Posts filed under ‘sales’

What motivates employees to work hard?

The easy answer used to be “money”. Is it still? I invite you to take a look at an April 15th report by Paul Solman on PBS Newshour. If it’s true that today’s employees are looking for something different, how can you incorporate their wants and needs into your strategic plan?

What Drives Motivation in the Modern Workplace? | PBS Newshour

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June 29, 2010 at 12:14 pm Leave a comment

How to structure a winning sales offer.

Economists like to think human beings make decisions based on enlightened self-interest. Behavioral economist Dan Ariely disagrees. As marketers, we can count on “irrational” decisions to structure an offer that makes the best possible sale. The following video is 17 minutes long. Do yourself a favor and watch it.

Do you know why we so often promise ourselves to diet and exercise, only to have the thought vanish when the dessert cart rolls by?

Do you know why we sometimes find ourselves excitedly buying things we don’t really need?  (more…)

January 30, 2010 at 4:04 pm Leave a comment

The Martial Art of Difficult Conversations

I’ve read several books that dealt with making conversations work. Here is a brief article that gives specific advice and a clear example of diffusing a verbal attack. Each of us can use this in our business and family lives, but marketers should consider presenting this to their colleagues in sales and customer service.

November 13, 2009 at 9:33 am Leave a comment

Can you sell what you wouldn’t buy?

You are a savvy shopper, right?. You think before you buy and so does your customer. He’s looking for the same things you are… value, features, performance, benefits. Oh, yeah… and style, color, newness, hipness, whatever.

Take a quick look at your marketing strategy. Look at your products, your message, your results. Would you buy your product from your company? If not, why would anybody else?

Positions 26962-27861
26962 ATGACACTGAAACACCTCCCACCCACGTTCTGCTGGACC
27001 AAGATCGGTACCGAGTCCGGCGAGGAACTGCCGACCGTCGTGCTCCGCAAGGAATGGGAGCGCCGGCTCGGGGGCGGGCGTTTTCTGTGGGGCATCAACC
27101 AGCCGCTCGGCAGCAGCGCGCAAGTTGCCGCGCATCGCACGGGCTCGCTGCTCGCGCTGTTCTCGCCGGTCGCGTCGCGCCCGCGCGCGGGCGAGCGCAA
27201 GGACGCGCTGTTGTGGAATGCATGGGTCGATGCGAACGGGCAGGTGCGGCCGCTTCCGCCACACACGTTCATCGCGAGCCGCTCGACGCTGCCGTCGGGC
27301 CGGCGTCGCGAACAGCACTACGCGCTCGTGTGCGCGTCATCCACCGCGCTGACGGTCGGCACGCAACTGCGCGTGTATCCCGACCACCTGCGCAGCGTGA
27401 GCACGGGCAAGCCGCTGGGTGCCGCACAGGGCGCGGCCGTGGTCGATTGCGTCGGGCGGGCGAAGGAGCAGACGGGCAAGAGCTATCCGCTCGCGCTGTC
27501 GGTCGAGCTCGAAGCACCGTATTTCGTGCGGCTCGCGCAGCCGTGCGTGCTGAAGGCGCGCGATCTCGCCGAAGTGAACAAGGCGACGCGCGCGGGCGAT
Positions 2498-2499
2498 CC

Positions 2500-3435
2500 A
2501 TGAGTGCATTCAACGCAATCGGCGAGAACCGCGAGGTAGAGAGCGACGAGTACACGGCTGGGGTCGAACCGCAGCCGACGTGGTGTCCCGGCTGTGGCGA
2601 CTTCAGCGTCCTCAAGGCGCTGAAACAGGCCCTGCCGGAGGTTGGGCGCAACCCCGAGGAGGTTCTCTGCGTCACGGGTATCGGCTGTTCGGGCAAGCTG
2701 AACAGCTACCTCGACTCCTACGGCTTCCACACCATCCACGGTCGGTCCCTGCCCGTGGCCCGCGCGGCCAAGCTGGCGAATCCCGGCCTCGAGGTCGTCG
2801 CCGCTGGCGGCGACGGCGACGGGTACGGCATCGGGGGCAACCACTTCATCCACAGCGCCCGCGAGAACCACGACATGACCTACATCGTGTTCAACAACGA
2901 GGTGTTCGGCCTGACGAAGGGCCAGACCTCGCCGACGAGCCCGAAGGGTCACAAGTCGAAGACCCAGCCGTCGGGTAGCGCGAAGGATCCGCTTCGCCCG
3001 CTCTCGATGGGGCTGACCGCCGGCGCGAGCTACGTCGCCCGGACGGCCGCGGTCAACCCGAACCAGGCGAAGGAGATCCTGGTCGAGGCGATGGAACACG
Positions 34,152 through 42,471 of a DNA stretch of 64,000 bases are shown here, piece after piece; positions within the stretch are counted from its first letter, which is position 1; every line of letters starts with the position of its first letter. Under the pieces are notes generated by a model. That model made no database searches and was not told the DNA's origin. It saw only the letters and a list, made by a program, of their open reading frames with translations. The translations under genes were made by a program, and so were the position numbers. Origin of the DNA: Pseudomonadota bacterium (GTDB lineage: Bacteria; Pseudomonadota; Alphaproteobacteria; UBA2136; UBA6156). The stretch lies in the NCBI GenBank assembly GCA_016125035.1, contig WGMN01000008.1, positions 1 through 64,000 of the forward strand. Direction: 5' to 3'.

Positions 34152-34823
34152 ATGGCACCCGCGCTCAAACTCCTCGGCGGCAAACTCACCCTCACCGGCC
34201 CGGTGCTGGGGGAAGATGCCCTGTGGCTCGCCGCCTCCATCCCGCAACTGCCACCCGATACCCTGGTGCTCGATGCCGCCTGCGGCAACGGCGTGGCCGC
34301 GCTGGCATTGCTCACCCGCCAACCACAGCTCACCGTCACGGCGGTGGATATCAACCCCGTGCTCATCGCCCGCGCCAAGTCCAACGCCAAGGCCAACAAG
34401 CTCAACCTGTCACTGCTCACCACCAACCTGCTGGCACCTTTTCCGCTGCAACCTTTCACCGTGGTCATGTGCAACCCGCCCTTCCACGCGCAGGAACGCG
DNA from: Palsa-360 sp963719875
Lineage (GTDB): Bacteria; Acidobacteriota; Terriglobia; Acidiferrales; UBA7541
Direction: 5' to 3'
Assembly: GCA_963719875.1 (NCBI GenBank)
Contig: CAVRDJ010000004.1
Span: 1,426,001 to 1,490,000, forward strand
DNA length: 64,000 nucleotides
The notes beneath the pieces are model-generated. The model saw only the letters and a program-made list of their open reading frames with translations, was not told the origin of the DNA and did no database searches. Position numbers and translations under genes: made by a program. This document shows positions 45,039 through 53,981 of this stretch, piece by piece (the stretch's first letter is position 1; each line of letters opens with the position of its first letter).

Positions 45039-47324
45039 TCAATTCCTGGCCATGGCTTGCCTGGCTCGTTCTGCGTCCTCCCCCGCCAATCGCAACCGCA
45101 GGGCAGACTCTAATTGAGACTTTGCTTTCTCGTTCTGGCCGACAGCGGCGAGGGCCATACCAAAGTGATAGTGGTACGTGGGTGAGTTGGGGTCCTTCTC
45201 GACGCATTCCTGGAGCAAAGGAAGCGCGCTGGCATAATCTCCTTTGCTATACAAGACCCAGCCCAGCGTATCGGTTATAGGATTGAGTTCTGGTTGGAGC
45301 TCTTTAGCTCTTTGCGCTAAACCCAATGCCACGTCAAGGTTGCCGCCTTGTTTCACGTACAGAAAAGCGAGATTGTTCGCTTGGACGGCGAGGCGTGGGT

Ask your key people how they would answer these questions. Get their honest answers and empower them to suggest necessary changes. Be ready to change your marketing plan as often as you have to so savvy shoppers will buy from you.

October 8, 2009 at 9:48 am Leave a comment

Gratitude makes great marketing!

My wife likes gardening and she likes to bring her garden into the kitchen. Fresh herbs, root vegetables, fruits and berries. I am grateful for these things, but they are not the point of my story.

A few days ago, she received a greeting card in the mail. I recognized the logo on the card, so I assumed it was a “special offer” for a “special customer.” It was something far more powerful… a thank you card from Gardener’s Supply Company.

The copy thanked my wife for her recent order and welcomed her into Gardener’s Supply community. No special offers. No hype. Just gratitude. It made an immediate, positive impression.

Think about it. When you check out at the grocery store or your favorite retail shop, the clerk thanks you. Restaurant servers do the same. Online retailers often include a thank you message on their packing list or invoice, but it doesn’t make much of an impression. Does it?

Gardener’s Supply — a company willing to make an extra effort to deliver extraordinary customer service. Now that’s powerful marketing.

November 28, 2008 at 11:39 am 1 comment

Trash talk your competition… artfully.

When I was creative director for a SoCal ad agency, I used to do a lot of field work before crafting a marketing strategy. I’d spend time with the client, usually the CEO of a midsize company, and ask permission to chat with key staffers including the sales manager and ride along with two or three sales reps.

No time for a ride along? Here’s some great advice from Kevin Sasser on The Sales Wars blog.

I used to compete against Microsoft in the Content Management space and so often I would get, “So, why should I buy your solution over one of the biggest, most famous companies in the world?” Start off your response by complementing your competitor. (Read that again if you have to) “To be honest, I love Microsoft. I own stock in Microsoft. As soon as my wife lets me, Im getting an Xbox.”

Read the entire post here.

Share this with your sales team. Ask how they respond when a prospect or long-time customer asks why he should by from you instead of your competitor. Make sure your marketing folks hear their answers, then ask how they will use what they heard to shape your message about the competition.

October 24, 2008 at 6:04 am Leave a comment

Selling marketing services to entrepreneurs.

So, I’m reading Seth Godin’s blog about how to read a business book. He linked to the 800-CEO-read blog for May 16, 2008, What is Wrong With Business Books?! – Part II which quoted rather freely from the anonymous “Uncle Saul” at socaltech.com.

And I’m thinking, Seth Godin writes/sells books. I get why this is important to him, but it’s also important to marketing agencies, consultants and service providers who are selling to entrepreneurs.

Bottom line: know who you’re pitching before you make the pitch. Entrepreneurs are different from serial entrepreneurs, who are different from professional managers or second generation owners.

Continue Reading June 3, 2008 at 8:00 am Leave a comment

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